Shortly thereafter, on 01-02.12.2018, 24-31 construction workers were killed by separatists/insurgents of the West Papua National Liberation Army (TPNPB) in Nduga. As an Indonesian army unit responded, they were fired upon and 5 soldiers were killed. The TPNPB separatists/insurgents had made a tactical error though as the construction workers were civilians, and not, as was assumed at the time, Indonesian soldiers. Nevertheless, the first cycle closed with the ‘Nduga massacre’, occurring on the West Papuan ‘national’ holiday.
Following the ‘Nduga massacre’, separatist/insurgent violence/potential war crimes needed to be reframed and rhetoric dialed back (this will occur again during the fourth cycle below). In late December 2018, the Australian Saturday Paper published a lengthy exclusive report arguing that the Indonesian Army used banned white phosphorous against West Papuan separatists/insurgents in response to the Nduga attack(s). White phosphorous is alleged to have been utilized in the first weeks of December 2018, however, was vociferously denied by the Indonesian government as well as by the Rt.Hon. Mark Field MP who responded following an official parliamentary inquiry in February 2019 that “We have been in touch with NGOs and others who have looked into the allegation; they have not found any evidence to support it.”
The ‘positive’ thrust of the second cycle was directed towards further propagation of the 1.8 million signature petition, which was clandestinely delivered again with the help of Vanuatu to UN Human Rights Commissioner Michelle Bachelet in late January this year.
Less than 3 days after the petition was delivered to the UN Human Rights Commissioner, separatists/insurgents launched an attack against an Indonesian army airfield at Mapenduma, in Nduga, killing one Indonesian soldier and injuring two others. In response, on the 30th of January, the UN demanded access for Human Rights commissioners to West Papua, which Indonesia granted in principle although as of the time of writing despite renewed calls in August, none have requested admission.
The next “cycle” began around a week later, on the 8 February 2019. To start the cycle, Human Rights Watch demanded that the Indonesian Government free three Papuan activists imprisoned on treason charges in December 2018 (ostensibly for advocacy in the mining town of Timika).
During the middle of month, UN Human Rights experts called for a “prompt and impartial investigation” into an incident on 06.02.2019 when Indonesian police are alleged to have used a snake to mentally torture a boy accused of stealing a cellphone into confessing. The same experts described the incident as “symptomatic of the deeply entrenched discrimination and racism that indigenous Papuans face.”
Around the same time, the “Humanitarian Volunteers for Nduga” NGO issued a report claiming that Indonesian soldiers were raiding villages and scaring schoolchildren into jungles, prompting widespread evacuations off Papua. The Australian Green Party’s “Genocide in Nduga” campaign kicked off as well, classifying the dead Nduga construction workers as “Indonesian soldiers in civilian clothes” and all but justifying their deaths. None of these initiatives made mention of the 30.01.2019 attack on the Mapenduma airfield while the sparse references made to the December attacks fail to lay the blame on any of the three main separatist/insurgent groups.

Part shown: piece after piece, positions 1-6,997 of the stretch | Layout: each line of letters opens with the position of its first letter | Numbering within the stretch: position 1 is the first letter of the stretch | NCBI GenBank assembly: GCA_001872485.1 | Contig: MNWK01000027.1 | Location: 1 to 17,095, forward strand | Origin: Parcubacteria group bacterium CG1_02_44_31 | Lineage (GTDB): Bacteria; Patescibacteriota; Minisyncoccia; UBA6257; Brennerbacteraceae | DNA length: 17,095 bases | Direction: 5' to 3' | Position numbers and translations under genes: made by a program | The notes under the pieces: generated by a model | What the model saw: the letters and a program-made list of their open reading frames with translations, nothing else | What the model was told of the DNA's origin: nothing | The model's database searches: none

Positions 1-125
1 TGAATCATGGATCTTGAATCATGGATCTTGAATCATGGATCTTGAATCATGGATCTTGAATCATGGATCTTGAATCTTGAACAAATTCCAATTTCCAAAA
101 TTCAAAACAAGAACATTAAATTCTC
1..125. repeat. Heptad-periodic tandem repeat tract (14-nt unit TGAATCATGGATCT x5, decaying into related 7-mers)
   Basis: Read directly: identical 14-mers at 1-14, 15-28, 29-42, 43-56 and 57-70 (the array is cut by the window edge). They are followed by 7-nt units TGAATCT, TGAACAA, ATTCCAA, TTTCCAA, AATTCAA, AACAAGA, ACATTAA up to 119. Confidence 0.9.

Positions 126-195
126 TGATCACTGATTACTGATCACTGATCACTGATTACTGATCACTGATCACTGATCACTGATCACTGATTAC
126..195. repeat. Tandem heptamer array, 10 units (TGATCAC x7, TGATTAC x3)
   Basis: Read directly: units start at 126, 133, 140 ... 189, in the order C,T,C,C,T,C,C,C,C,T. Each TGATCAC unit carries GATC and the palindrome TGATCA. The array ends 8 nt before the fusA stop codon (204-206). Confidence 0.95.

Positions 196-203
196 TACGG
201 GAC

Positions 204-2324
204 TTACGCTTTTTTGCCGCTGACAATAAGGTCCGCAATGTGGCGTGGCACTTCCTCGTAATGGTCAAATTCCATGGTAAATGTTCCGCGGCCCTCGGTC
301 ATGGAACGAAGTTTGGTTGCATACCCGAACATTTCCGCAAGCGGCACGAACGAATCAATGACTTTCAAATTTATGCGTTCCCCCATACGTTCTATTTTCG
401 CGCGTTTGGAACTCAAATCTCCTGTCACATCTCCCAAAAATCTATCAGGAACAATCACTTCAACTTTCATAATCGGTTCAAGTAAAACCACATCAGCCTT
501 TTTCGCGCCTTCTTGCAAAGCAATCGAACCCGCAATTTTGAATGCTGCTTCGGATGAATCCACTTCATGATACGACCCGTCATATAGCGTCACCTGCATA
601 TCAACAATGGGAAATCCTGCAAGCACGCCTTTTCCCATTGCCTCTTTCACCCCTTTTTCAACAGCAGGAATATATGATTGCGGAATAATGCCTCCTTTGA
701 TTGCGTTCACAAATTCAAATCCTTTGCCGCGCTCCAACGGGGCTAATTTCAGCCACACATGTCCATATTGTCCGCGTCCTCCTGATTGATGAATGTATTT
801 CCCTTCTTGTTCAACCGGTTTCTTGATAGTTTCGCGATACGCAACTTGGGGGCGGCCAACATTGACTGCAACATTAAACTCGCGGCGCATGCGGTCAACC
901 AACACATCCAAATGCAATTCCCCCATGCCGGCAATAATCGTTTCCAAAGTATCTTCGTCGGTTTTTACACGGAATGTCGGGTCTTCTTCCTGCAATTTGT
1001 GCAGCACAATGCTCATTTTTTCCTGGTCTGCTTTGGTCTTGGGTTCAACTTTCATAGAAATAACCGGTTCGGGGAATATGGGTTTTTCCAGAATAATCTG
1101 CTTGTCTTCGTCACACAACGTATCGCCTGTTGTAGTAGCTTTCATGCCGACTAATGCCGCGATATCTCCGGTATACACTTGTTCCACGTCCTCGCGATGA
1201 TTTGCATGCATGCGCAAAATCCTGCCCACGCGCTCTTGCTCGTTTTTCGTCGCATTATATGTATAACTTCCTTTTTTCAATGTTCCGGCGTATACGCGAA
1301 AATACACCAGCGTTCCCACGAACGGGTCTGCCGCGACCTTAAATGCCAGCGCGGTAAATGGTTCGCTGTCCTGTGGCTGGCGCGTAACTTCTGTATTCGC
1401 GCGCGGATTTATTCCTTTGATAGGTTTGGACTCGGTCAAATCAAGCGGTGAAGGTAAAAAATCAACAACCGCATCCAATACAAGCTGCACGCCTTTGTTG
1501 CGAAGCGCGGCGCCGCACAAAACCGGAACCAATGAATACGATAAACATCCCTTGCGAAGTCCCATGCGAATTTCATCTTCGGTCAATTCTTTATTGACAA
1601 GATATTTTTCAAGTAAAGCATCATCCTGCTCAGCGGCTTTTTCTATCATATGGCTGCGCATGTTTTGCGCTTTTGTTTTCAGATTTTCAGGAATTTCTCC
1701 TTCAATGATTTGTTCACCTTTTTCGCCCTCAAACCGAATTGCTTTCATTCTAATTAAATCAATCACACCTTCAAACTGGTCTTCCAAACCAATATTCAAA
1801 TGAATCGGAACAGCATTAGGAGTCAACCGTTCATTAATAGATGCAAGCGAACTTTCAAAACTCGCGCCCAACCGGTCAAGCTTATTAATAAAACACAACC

In early March 2019, international media, including the Unrepresented Nations and People’s Organization began to report on the large deployment (600 soldiers) of Indonesian Armed Forces to finish construction of the Trans-Papua Highway, which had been halted following the Nduga massacre in December. Barely two days later, on the March 7th, 50-70 armed West Papuan separatists/insurgents, attacked a contingent of 25 Indonesian soldiers (part of the deployment announced less than 48 hours earlier). All told 3 soldiers were killed with a further 12 insurgents believed killed.
In this cycle, UN and HRW releases and demands come less than a month before a significant military operation was launched against a new/unannounced deployment of Indonesian Armed Forces, with international media coverage focusing on the Indonesian abuses which caused the attack, rather than the ambush and attack against Indonesian security forces.
The fourth cycle began in March/April and lasted until June, and can be divided into two external phases. During the first, an “overview” of the catastrophic situation on the ground was provided. This was done by the Irish NGO, “Front Line Defenders” via a report claiming first that 30,000, then 32,000, and finally, 35,000 people had been displaced across Papua since intensification of the conflict in December 2018. The report makes special note of damaged or destroyed schools and hospitals (all at the hands of the Indonesian Army via helicopter bombs), civilians perishing of dehydration and poor hygiene in refugee camps, and at least two children killed. The report was presented to Amnesty International in Jakarta on 29.03.2019.
It is worth noting that Front Line Defenders was the 2018 winner of the UN Human Rights Office of the High Commissioner Human Rights prize. Owing to the inability (or unwillingness) of that office to dispatch representatives to West Papua, Front Line Defenders may be seen as their de facto surrogate. It is little coincidence that the director of Front Line Defenders, Andrew Anderson, was previously in the International Secretariat of Amnesty International.